The workplace is not done evolving; it will continue to change in the years to come. To navigate this, many organizations have created a new role called “Head of Remote” to act as the in-house expert and manage the changing workforce.
The post-pandemic workplace can be confusing for many leaders. While some companies try to recall workers back into the office, hoping to return their businesses to a more familiar environment, others have let workers stay remote. More commonly, we are seeing the rise of a hybrid environment – a workplace that attempts to straddle both on-site and off-site work to balance an employee’s need for more flexibility with the leader’s desire for more control. Whether remote or hybrid, the workplace in 2023 and beyond promises to provide new challenges for employees and leaders alike.
Also read: Remote Working and Digitalisation Made It Easier to Hire from Underrepresented Groups, Reveals Intel Survey
During the pandemic, several organisations created a new role to help manage the changing workforce. The Head of Remote or Chief Remote Officer became a necessary addition to the company leadership to ensure there was a dedicated focus on transforming the business. For example, prior to the pandemic, only 15% of the 1,200-person workforce at Cactus Communications worked remotely. During the pandemic, we discovered that 86% wanted more flexibility in terms of when they could work remotely. To flip from a predominately office-based culture to one that favoured flexibility required a substantial amount of effort. The company needed new policies, tools, processes, and training for its employees. Adding these tasks to the list of duties HR professionals were already responsible for or asking business leaders to manage these tasks part-time could be risky. The Head of Remote provided more accountability and attention, increasing the likelihood of success.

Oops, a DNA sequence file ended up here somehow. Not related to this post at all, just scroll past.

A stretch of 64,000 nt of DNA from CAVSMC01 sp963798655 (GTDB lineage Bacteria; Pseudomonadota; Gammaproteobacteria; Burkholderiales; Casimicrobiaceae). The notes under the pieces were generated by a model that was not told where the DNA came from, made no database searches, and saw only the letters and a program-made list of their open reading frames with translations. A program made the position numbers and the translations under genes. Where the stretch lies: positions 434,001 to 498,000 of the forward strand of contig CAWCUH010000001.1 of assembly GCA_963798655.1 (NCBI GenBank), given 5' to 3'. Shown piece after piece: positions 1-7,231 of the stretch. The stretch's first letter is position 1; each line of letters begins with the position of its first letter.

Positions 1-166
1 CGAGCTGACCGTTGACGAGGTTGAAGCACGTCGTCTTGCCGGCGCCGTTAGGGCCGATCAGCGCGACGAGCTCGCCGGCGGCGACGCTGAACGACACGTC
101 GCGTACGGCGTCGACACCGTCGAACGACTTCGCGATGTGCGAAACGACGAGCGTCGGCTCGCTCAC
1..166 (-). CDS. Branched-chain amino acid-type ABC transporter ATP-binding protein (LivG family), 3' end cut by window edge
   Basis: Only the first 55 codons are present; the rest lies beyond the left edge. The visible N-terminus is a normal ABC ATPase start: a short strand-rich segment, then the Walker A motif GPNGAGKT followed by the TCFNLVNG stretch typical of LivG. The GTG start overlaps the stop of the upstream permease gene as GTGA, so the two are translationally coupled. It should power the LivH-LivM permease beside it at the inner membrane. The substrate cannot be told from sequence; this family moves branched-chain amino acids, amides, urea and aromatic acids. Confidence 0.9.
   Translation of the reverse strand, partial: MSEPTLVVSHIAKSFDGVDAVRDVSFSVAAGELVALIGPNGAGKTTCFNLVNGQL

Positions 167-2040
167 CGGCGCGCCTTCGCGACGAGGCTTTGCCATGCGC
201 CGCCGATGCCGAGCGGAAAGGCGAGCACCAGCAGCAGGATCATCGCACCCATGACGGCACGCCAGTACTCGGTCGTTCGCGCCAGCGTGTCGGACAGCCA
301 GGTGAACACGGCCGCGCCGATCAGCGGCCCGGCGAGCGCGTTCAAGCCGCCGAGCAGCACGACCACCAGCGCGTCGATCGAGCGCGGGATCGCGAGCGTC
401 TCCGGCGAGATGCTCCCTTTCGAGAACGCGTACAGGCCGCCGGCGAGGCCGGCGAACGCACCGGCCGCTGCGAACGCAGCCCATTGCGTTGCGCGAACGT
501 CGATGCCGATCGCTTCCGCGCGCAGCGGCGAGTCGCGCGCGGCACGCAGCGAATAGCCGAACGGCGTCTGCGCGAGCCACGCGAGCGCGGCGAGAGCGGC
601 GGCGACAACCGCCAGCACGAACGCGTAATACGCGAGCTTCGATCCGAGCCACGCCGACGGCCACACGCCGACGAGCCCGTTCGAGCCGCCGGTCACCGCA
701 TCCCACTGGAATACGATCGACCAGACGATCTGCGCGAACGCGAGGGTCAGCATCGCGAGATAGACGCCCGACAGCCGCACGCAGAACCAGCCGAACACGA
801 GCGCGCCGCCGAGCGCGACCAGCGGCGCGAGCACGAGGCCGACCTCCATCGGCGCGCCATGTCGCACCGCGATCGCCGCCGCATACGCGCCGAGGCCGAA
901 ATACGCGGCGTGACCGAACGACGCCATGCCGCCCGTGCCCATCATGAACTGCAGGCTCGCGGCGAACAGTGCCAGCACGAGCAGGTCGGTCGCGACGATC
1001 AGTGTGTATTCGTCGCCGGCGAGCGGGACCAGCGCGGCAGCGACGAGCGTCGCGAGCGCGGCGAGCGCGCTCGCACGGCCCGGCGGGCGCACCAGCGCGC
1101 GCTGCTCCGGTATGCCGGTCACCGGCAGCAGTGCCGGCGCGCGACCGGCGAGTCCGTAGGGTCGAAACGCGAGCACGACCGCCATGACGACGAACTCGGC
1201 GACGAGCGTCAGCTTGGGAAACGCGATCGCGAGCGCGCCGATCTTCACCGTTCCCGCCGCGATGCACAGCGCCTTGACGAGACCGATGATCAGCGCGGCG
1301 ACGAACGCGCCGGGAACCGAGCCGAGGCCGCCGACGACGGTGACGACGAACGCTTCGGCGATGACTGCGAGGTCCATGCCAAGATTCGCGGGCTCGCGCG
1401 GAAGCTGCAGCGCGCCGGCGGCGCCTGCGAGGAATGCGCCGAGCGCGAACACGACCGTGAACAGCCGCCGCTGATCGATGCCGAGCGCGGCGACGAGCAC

Prior to the pandemic, only 15% of the 1,200-person workforce at Cactus Communications worked remotely. During the pandemic, we discovered that 86% wanted more flexibility in terms of when they could work remotely.
Remote work challenges for CACTUS
The Head of Remote can also serve as a conduit between various teams within the business. One of the challenges Cactus Communications faced in its transition to becoming remote-first was collaborating at a distance. Given the company’s history of face-to-face interactions, many found virtual collaboration difficult. The number of meetings increased almost exponentially as employees tried to replicate their in-person interactions over Microsoft Teams. Because it was more difficult to duplicate impromptu and casual conversations that organically occurred in the office, employees felt compelled to schedule time with one another. This approach quickly filled one’s calendar with meetings and left little time to get individual work done. To solve this problem, the Head of Remote worked with the Learning and Development team to institute formal training on how to work asynchronously. Industry-wide best practices as well as ideas and tips crowdsourced from employees were published. While working with the IT team, various technology solutions were explored and procured. Data from Teams and Outlook helped identify individuals and teams that needed directional intervention. Through the combination of these efforts from various functions and teams, the Head of Remote could help facilitate the needed change.